The Brady Bunch: Season 1
While it is not unheard of for a television show to become part of the popular culture of our time few have achieved the pop status of the Brady Bunch. Thanks to almost constant reruns I seriously doubt that there is a single generation that has come alone since the late sixties that does not know all the lyrics to the theme song. Even the tic tac toe opening is famous, a constant source of homage and instantly recognizable by every television viewer. Like many cultural icons the plot is simplicity incarnate. Mike Brady (Robert Reed) is a widower left with his three young sons, Greg (Barry Williams), Peter (Christopher Knight) and Bobby (Mike Lookinland). Mike falls in love and marries single mother Carol (Florence Henderson) who is ‘bring up three very lovely girls, Marcia (Maureen McCormick), Jan (Eve Plumb) and Cindy (Susan Olsen). With the assistance of the family housekeeper (Ann B. Davis) the first season goes into an important social issue at the time in an extremely light hearted fashion, the blended family.
Back in 1969 when the first season hit the airwaves, the blended family was a novel concept; television usually took a more conservative approach of the traditional mother, father and children. The Brady Bunch’s first season based much of its humor on the difficulties inherent in two sets of children suddenly being forced to cope with a new family structure and sibling order. Each boy had a counter part girl, nicely set at one year younger. This provided for not only interactions of the boys versus the girls but the same aged new siblings to interact within their section of the new hierarchy. Actually, the interactions between the children came across as extremely natural. The two oldest, Greg and Marcia, where both on the verge of their teen years, facing the typical social problems such as beginning to notice the opposite gender, fitting in at school and indulgence in their appearance. The next younger pair, Peter and Jan, where almost prototypical middle children, not the youngest they felt forced to pull attention from the older siblings and usually just stuck in the center of the family dynamic. Bobby and Cindy as the youngest pair seemed to have the easiest time in adjusting to the new family situation. At their age there was little difference between boys and girls, they just wanted to play and emulate their older siblings.
Now back in 1969 this was somewhat ground breaking television. The same premise could have easily been taken more seriously as a family drama but the ever creative comedy mind of Sherwood Schwartz was geared towards the lighthearted comedy. Between this and his previous sitcom, Gilligan’s Island most of us have grown up on the half hour comedies of Schwartz. While his shows rarely made it into the coveted top places of the ratings, there was innocence to them, especially the Brady Bunch. The younger viewers now should remember that 1969 was the height of the Viet Nam war. Horrible images of death where constantly on the news. Protesters where out in the streets demonstrating the war. The so called hippies where out in for fighting for peace and love. Schwartz wanted nothing to do with the dramatic events unfolding on the world stage, he wanted to create a light hearted comedy that the family could watch and forget the world for a half and hour. For this he succeeded better than anyone back then could have imagined. The Brady Bunch has lasted so long because it is so silly and in many aspects unrealistic. The need to escape from the woes of the world has not gone away over the last three decades; in fact a strong case is present that such a need is greater than ever.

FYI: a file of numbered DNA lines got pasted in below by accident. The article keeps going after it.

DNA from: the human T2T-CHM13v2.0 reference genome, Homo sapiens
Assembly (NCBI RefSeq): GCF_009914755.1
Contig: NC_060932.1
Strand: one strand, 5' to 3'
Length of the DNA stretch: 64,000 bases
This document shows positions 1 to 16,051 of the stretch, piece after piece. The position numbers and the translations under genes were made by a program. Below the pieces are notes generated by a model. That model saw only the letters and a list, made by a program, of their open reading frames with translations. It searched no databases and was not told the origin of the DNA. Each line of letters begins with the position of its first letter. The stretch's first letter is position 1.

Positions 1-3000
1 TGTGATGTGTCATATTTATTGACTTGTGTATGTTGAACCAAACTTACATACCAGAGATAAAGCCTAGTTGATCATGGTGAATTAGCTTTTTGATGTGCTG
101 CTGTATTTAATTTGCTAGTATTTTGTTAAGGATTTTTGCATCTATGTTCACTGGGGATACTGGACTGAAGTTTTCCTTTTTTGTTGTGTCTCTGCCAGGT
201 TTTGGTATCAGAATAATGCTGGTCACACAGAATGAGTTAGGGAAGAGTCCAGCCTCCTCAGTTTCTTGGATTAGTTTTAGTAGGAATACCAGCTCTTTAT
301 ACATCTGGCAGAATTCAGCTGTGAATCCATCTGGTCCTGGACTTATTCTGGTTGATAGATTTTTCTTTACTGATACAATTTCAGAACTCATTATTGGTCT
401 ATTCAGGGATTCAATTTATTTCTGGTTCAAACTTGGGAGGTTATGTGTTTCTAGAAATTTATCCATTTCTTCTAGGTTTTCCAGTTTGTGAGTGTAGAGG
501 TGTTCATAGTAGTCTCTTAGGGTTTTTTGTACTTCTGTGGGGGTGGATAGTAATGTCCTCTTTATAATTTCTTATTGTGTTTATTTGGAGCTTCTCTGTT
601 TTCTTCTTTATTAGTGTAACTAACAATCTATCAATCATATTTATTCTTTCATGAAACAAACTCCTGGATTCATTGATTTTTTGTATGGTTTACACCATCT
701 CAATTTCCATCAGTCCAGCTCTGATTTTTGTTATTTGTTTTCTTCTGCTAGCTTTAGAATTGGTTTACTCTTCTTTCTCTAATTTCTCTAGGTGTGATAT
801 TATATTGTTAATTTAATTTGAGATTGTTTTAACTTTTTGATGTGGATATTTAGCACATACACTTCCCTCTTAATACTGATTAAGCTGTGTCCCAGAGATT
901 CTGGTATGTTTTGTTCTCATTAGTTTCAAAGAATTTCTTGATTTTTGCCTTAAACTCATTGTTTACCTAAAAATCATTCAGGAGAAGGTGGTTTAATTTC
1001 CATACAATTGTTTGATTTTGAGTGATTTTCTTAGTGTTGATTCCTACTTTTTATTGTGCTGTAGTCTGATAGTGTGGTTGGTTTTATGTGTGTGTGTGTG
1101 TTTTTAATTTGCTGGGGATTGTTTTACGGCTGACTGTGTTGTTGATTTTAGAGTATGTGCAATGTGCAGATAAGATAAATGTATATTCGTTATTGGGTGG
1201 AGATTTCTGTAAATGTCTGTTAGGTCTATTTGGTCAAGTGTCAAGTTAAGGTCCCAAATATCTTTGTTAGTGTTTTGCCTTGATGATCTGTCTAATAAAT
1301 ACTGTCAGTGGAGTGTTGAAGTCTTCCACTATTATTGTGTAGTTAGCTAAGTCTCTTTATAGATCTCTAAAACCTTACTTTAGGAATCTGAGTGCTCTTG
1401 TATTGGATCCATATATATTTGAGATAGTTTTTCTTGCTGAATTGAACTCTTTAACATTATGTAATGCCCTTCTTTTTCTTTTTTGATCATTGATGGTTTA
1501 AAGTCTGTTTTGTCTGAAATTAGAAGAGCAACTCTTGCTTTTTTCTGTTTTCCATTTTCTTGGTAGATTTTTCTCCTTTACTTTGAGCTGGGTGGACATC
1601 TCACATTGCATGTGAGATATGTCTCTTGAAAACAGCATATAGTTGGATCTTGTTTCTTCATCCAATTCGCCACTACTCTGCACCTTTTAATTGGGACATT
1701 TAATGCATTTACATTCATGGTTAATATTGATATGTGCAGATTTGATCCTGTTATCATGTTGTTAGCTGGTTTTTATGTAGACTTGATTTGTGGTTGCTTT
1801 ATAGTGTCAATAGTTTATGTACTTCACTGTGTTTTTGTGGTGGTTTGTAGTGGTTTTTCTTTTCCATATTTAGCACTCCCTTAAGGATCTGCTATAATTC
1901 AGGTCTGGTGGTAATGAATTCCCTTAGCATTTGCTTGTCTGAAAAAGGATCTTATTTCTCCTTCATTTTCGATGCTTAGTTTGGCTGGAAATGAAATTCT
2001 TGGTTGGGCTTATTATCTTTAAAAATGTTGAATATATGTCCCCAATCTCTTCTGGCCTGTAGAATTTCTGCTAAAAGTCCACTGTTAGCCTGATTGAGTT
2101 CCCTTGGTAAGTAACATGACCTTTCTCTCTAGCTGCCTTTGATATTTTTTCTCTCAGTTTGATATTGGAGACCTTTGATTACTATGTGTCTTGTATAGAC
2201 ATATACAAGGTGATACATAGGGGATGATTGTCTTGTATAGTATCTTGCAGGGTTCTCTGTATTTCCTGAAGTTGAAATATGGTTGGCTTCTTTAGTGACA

While war and social changes where occurring in the real world for the Brady Bunch the issues of the day involved a lost doll or the possibility that one of the kids was allergic to the family dog. The heaviest conflict where over issues such as when Greg and Marcia both ran for class president. No, this was not a reflection of the turbulent times; it was pure escape from them. The closest the first season ever got to a real social issue was when all six kids came down with measles, Mike calls in a male doctor while Carol wants the children to see a female physician. When a trading stamp company is about to go out of business the children settle who will decide what the prize will be by a ‘house of cards’ building contest. Of course the girls win and they get something for the whole family, a new color television. Remember that back then color TV was new and in less than half the households so this was a big deal.
Sure the outside of the house did not match the inside, there where no visible bathrooms, considering there where nine people living in the house this would be problematic. All this made even stranger by the fact that Mike Brady was an architect. Perhaps this is part of the enduring charm of the series. This is not the story of a real family but the family we all would love to be part of. It was idealized and because of that there is little doubt that in reruns and on DVD future generations will all be able to sing the Brady Bunch song with a smile on their faces.
Paramount has brought the first season this perennial favorite to DVD. The technical specifications are nothing special, you will not be hard pressed to use this set to show off you’re the wonderful sound and video of your new home theater system. What you do get is the first twenty five episodes of this piece of Americana. Sure this series is in constant reruns, a staple of cable networks such as Nickelodeon and TV Land but with the DVD you can watch as many episodes as you want back to back. Sit with your family and start up the disc, you will be surprised that your children will get into this show just as you did so long ago.